Social advertising spend grew by 26.2% year-on-year in the first three months of 2019 to a total of $17.9 billion worldwide, and while this is the second-highest total in the format’s relatively young history, it was roughly half the growth seen last year and key players are now looking to diversify their revenue streams.
This is according to WARC’s latest Global Advertising Trends, which takes a deep dive into the figures for the six most visible social media companies from across the world – Facebook, Pinterest, Snap, Twitter, Tencent (WeChat/QQ), and Weibo. All reported an easing in ad revenue growth in Q1 2019.
“The social sector is still expanding at a rapid pace – amassing $17.9bn of ad money in the first three months of this year alone – but growth has eased over recent quarters and has halved from a year ago,” says James McDonald, Managing Editor, WARC Data.
In its largest and most saturated market of North America, where $8 billion was spent in Q1 2019 alone, user growth has stalled and consumer trust in social platforms is waning, McDonald adds.
Meanwhile, time spent on social platforms hasn’t increased for the last three years, with users maintaining a two hour per day average since 2016. Across the continent, Facebook has 186m daily users, Snap 80m, and Twitter 28m – numbers that are mostly flat or down from the previous year.
In Europe, growth across all of Facebook’s social properties (which include Instagram and the wildly popular WhatsApp) slowed to its lowest rate on record: +1.4%. Across all platforms a similar picture emerges: according to GlobalWebIndex, daily social media usage has fallen by four minutes versus the previous year to one hour and 49 minutes. For its part, Snap saw user numbers fall for the first time in the region.
Richer growth is coming from Asia, with India a particularly strong grower alongside Indonesia and the Philippines.
Daily social usage is climbing: in 2019, daily use across the region reached 2:11, compared to 2:09 last year. There’s an important caveat, however, that monetisation in the region is far lower than in Western markets.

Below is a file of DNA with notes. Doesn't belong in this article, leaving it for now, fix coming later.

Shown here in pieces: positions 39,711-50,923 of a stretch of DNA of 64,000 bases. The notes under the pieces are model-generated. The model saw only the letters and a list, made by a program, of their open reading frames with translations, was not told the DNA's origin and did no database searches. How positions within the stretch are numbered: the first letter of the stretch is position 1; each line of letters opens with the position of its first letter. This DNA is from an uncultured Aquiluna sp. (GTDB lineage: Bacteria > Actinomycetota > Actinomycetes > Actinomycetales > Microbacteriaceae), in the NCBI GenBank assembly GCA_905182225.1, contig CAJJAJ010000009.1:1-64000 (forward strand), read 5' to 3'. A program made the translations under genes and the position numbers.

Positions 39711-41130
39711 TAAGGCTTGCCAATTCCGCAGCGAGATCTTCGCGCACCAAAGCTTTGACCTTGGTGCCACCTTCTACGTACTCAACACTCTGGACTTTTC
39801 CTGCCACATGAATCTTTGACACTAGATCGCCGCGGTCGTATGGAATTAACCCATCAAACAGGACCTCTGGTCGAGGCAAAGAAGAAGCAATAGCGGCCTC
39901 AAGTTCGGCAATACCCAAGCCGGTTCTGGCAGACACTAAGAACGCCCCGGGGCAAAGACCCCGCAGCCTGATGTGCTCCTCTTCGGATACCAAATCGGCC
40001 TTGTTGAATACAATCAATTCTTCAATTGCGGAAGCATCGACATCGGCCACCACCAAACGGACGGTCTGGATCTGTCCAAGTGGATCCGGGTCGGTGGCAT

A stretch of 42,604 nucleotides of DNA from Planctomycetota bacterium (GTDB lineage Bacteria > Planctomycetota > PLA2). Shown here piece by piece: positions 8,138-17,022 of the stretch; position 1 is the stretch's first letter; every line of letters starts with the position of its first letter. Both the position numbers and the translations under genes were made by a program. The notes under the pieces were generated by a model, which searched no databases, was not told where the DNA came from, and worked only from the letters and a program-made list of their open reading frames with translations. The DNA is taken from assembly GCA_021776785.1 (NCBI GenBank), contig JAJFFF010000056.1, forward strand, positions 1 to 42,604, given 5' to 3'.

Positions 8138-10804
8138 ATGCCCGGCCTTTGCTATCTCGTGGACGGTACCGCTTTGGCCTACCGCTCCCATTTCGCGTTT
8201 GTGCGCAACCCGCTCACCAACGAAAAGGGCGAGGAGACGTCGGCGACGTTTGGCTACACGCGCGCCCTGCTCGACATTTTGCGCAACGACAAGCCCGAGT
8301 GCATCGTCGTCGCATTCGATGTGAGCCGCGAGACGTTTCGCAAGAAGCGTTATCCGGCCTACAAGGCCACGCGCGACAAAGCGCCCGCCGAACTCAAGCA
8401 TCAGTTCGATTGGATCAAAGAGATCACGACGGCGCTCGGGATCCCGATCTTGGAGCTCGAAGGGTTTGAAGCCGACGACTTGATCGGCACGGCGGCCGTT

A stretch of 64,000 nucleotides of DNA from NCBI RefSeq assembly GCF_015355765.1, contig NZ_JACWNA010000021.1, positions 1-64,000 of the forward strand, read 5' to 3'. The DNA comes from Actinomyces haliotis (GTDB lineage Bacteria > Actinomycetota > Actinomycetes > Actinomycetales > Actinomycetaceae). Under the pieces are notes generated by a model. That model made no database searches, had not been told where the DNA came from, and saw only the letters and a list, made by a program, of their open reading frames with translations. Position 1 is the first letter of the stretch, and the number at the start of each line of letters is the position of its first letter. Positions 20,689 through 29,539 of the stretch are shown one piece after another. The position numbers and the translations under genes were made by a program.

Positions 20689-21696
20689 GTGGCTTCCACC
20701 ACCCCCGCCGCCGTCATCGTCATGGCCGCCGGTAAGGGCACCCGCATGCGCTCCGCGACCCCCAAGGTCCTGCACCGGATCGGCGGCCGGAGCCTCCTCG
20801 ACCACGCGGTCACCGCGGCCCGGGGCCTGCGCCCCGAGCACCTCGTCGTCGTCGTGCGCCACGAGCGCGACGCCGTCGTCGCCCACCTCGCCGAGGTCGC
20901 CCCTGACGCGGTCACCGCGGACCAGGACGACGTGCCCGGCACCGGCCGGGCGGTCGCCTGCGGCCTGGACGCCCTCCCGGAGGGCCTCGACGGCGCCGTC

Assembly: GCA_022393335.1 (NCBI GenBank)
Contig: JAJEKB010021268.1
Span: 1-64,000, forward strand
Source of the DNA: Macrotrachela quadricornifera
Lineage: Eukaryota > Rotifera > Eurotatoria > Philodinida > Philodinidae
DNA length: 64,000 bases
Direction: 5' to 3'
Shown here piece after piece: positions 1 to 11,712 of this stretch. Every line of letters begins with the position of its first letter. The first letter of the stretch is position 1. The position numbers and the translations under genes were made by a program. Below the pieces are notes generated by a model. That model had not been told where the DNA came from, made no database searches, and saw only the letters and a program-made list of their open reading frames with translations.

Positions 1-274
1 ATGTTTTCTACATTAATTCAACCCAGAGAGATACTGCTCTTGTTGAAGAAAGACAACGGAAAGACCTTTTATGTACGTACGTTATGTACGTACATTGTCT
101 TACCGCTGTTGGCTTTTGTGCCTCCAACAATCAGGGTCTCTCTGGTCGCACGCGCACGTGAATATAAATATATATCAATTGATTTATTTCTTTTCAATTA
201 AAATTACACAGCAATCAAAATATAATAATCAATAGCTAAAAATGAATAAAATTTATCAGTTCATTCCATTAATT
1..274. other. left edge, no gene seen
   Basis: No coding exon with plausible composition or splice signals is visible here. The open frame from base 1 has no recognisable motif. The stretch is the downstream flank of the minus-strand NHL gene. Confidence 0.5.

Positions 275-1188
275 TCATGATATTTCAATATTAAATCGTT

The slowdown in social ad growth comes at the same time as the tech sector is under pressure over its use of consumer data.
Recent research by YouGov, Dentsu and Universal McCann, among others, finds that half of consumers believe tech and social media companies have too much power and influence. A similar proportion want to see more regulation of the industry.
But the trust deficit has layers. As many as two-thirds of consumers don’t trust the information that comes from social media, with rates as high as 82% in Great Britain and 70% in the US.
As many as three-quarters of consumers now limit their online footprint, citing the misuse of personal data as the biggest cause of distrust.
Social platforms are reacting, McDonald observes. “Facebook is looking to diversify its revenue streams with the launch of Libra which, the company says, will not be used directly to enrich the consumer data it has harvested for ad selling purposes.
“However, the cost of advertising on Facebook’s social platforms could feasibly rise if the company proves a relationship between the ads it serves and an increase in Libra-facilitated sales.”
While social shopping is still nascent on Western platforms, in China, the ease of mobile payment has made social shopping a norm.
Tencent made RMB21.8bn ($3.2bn) from FinTech in the first three months of this year. In the US, meanwhile, concerns around security and privacy are hampering the growth of social commerce.